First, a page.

So here is the record of “Plan 9 From Outer Space.” I hope you enjoy listening to it as much as I enjoyed creating it.
Edward D. Wood, Jr.
December, 1978

My new filmmaking motto, inspired by Ed, is “Strive to be great but if you can’t, do it anyway”….. Filmmaking is a great profession embedded in a shitty business. That should never put us off though.

Look out for the “Ed Wood and other skid row notables” season coming soon to J.I.C.


16 responses to “Don’t Get Rid of the Dead Wood!

  1. I don’t exactly how I feel after reading that. Beautiful but depressing at the same time.

    PS: Those could quite possibly be some of the best film titles in the history of cinema.

  2. I leaves a funny taste in your head but also evokes a strong admiration for the man. If some of the talent out there had Mr. Wood’s drive and love for cinema, We’d see a lot more films.

    You’re right, he was good at titles!

    I got hold of PLAN 9 yesterday and am REALLY excited about watching it tonight! Have you seen it?

  3. Yes, but I must say I found it boring rather than entertainingly bad. However, I am told it is fantastic when stoned.

  4. Must say I agree with Chris “Plan 9” is bad, not sure I’d say “so bad it’s good” bad I think its probably just bad.

    Ed Wood’s enthusiasm and love of film is indeed admirable but it unfortunately doesn’t always show through in his work ala John Waters.

    I’m not personally a fan of Waters but I can see why others are.
    As for Ed Wood I’m a huge fan of Depp’s Ed and the world Burton put him in but his work leaves me a little cold.

  5. Perhaps it’s different if you “discover” Ed Wood by yourself rather than coming to it as a result of the Burton film; that’s why I did and was disappointed.

  6. ……. It’s in no way different, unless you’re the kind that would be influenced by a bio-pic.

    To make a film on a miniscule budget that is STILL being spoken about today (not just by us) must be some kind of achievement… That’s what impresses me most. The inventiveness on a shoestring.

    Yes the film is SHIT.

    Yes the acting is rubbish.

    Yes the storyline is saggy and horribly realised.

    I’ve never, and never will, buy into the “so bad it’s good” school of thought. This guy however, and many like him, had film stock running through a camera with a personal idea driving the whole thing. Credit where credit’s due.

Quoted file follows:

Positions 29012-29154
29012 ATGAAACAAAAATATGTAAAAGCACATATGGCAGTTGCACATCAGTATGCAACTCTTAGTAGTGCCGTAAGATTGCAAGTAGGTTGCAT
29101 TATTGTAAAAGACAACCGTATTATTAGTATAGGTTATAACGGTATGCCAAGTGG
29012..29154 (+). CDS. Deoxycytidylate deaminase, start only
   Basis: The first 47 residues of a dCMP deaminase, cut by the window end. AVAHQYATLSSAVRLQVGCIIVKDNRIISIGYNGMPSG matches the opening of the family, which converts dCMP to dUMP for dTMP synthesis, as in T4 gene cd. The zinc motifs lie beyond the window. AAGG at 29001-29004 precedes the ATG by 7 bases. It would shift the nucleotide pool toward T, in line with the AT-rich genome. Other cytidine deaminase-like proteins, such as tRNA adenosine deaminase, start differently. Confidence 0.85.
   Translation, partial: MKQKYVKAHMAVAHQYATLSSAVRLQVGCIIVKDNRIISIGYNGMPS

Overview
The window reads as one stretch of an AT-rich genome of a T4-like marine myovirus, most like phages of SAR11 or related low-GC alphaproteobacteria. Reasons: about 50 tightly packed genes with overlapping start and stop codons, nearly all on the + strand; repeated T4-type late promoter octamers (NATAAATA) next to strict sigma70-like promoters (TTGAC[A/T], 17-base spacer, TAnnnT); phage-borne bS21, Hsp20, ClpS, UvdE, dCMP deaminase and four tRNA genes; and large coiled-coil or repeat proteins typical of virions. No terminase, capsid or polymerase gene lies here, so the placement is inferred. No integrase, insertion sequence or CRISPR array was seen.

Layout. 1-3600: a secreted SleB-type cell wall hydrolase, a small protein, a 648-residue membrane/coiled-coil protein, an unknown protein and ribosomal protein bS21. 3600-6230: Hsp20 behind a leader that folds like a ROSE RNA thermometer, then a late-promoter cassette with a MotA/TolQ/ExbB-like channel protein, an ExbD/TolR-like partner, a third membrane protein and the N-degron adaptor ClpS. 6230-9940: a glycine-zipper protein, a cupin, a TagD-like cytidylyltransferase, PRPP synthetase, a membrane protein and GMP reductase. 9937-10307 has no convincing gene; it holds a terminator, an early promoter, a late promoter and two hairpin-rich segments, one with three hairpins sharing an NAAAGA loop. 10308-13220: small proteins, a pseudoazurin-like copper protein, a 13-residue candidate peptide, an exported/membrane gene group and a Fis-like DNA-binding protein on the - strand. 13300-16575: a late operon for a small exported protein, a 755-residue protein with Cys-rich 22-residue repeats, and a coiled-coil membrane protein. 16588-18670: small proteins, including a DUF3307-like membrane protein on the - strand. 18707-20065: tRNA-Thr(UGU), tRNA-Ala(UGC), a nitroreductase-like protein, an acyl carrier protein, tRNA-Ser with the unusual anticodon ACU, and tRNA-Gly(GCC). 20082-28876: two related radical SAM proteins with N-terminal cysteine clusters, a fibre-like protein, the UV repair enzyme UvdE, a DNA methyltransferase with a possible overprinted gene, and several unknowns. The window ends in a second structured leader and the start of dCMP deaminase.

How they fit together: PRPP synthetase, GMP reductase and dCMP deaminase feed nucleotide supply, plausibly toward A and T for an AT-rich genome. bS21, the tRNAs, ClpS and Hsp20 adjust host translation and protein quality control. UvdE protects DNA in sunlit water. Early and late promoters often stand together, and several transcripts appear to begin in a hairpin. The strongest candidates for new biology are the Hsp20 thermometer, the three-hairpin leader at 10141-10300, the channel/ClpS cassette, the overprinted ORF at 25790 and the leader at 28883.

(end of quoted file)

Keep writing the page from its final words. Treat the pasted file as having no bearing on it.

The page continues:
7. Whilst I think it takes more than just enthusiasm to assisgn credit where its due I do think you have a fair point.

    Given the time Ed worked and the tools he had to use I think there is something special in his case.

    I guess in these hi-tec days its easy to look down on Ed as we all have access to a digital camera and a PC and can become no-budget Auteurs.

    However even now only a select few have the drive to do so when all the basic requirements are at our fingertips.

    For Ed it was an altoghether more challenging obsession that drove him and for that he is worthy of admiration as a man if not praise as a film maker.

  8. You know, it doesn’t often happen but I completely agree with everything you’ve just said.

  9. BLimey.

    I feel all dizzy!! The world must be spinning off its axis as a result of such an unlikely occurrence.

    First I say you have a fair point and then you agree with me! We will have to ensure such a thing never happens again or I dread to think what may happen to the space time continuum.

  10. Oh don’t worry Matt old boy. I’m planning a Woody Allen post, that should put things back on track!

  11. Good stuff!

    I shall look forward to challenging you on your dubious admiration of Ephebophiliacs.

  12. In the meantime, “Glen or Glenda” anyone?

  13. Not seen it yet but my tutor at eca is of the opinion that Glen or Glenda is a classic.

    “Avant garde before avant garde was invented.”

    And of course, it’s hugely personal film. Did he elevate himself above the awful with this one?

  14. I’ve only seen bits of it, but this alone makes me want to see the whole thing: (forgive the odd English, I think it’s from a German review that’s been translated)

    “After an allegory showing Glen’s fiancée crushed by a tree in… the living room (!) and that Glenda does not manage to help but that Glen saves, the spectator watches, dumbfounded, a wedding scene with a priest assisted by a demon with horns, a succession of shots presenting more or less stripped women (but always “decent”), whipped or wriggling and writhing themselves with sensuality (?) on a couch (one of them looks like the future Marilyn Monroe), all that on a music passing briskly from jazz to Russian music via tango. Then Glen find himself at home, pointed at by a threatening crowd who surrounds him (amongst it the demon with horns). His metamorphosis in Glenda pushes back them, a scene shot in slow motion with the syrupy music… In some way, it should be seen to believe it…”

  15. Crikey!

    “it should be seen to believe it…”

    I’ll bloody say given that reveiw.

    Sounds like a must!

  16. I second that.

    I particularly like ” a succession of shots presenting more or less stripped women (but always “decent”), whipped or wriggling and writhing themselves with sensuality (?) on a couch (one of them looks like the future Marilyn Monroe), all that on a music passing briskly from jazz to Russian music via tango”

    They don’t make em’ like that any more!